Listening to: The Starting Line, “Direction”
First off, thanks to everyone for the big congrats and everything. It’s been a heck of a week…still looking around myself in pure amazement from time to time.
So I just finished, around 2:30 a.m., Cassandra Clare’s Mortal Instruments Series. I finished Book II on the way to the in-laws on Wednesday, and Thursday morning I made The Husband take me to a bookstore to get Book III.
Okay, I was gonna be laying by the pool all day, I needed something to read. Never mind that my mother-in-law has like a living room full of books.
Plus, you know, I could potentially be writing sequels/a trilogy/more than one book in a world before I’m forced to move on to another world and other characters, sometime in the near future. So it’s RESEARCH.
You know what I love about writing? Aside from, you know, everything. I love that reading is research. And NO, that’s not just a cop-out to get my husband to leave me alone when I’m reading or make him go get me the next book in a series when I’m hooked. It really is. I almost always “read like a writer”, as the creative writing profs put it in college–with an eye toward characterization, plotting, dialogue, description, symbolism, etc. Even as I’m following the story and getting caught up in the plot, a part of my brain is working to notice other things. It’s not really something I can control anymore–the writer part of my brain kind of took everything else over a few years ago.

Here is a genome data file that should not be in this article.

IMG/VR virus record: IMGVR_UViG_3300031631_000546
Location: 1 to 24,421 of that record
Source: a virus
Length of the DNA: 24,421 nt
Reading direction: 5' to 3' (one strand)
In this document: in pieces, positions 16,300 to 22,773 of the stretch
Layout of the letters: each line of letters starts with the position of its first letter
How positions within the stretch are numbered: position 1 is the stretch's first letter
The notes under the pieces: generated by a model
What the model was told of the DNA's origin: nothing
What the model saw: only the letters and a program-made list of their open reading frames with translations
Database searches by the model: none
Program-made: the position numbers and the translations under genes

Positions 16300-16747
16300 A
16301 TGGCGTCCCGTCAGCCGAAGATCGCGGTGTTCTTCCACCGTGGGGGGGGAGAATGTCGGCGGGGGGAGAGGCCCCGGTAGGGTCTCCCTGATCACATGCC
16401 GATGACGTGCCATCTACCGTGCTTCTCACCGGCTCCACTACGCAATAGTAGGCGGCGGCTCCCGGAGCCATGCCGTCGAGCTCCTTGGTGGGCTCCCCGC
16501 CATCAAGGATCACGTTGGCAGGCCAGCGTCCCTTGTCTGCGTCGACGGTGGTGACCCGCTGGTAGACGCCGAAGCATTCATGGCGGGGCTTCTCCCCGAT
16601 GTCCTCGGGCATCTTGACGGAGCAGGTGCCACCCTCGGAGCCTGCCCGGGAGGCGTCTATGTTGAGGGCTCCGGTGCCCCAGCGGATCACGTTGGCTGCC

Every so often I mourn this habit, as I love nothing more than getting so sucked into a book that I forget everything else around me. You know, when someone interrupts your reading, and it’s like waking up from an incredible dream–you have to re-orient yourself to your surroundings, figure out what time of day it is, and probably throw something at the person who interrupted you? But if a book is really good, like crazy good, it can still happen.
Mortal Instruments did that to me several times, which is why I re-read the first one–I wanted to read it with an eye toward style and plotting and all that technical stuff. The first time, I just got sucked in, occasionally stepping out to wonder how, exactly, she’d done it. Since I want to do that with storytelling, I have to figure it out, y’know?
It’s still the most incredible thing to me, that this thing I’ve done since I was tiny, this thing I’ve never been able to help doing, could be a part of my job. I always hated it when I was little or in my teens, and I’d be reading, and my parents would force me to get my nose out of the book and socialize or do chores.*
MWA HA HA! I say to them now. Just TRY and stop me from reading. I have the world’s best excuse now. “But I’m working!“
And speaking of which, since I spent yesterday at the in-laws, reading and getting a tan…it’s time to get back to work. The actual writing work, not the reading work. I can only use the “But it’ work!” excuse for so long, you know.
*My parents have multiple pictures of me reading on vacations, on holidays, etc. They’d turn the camera toward me and be like, “Oh, and here’s a picture of Kristy doing what she always does, but in a different place/on Christmas Eve!”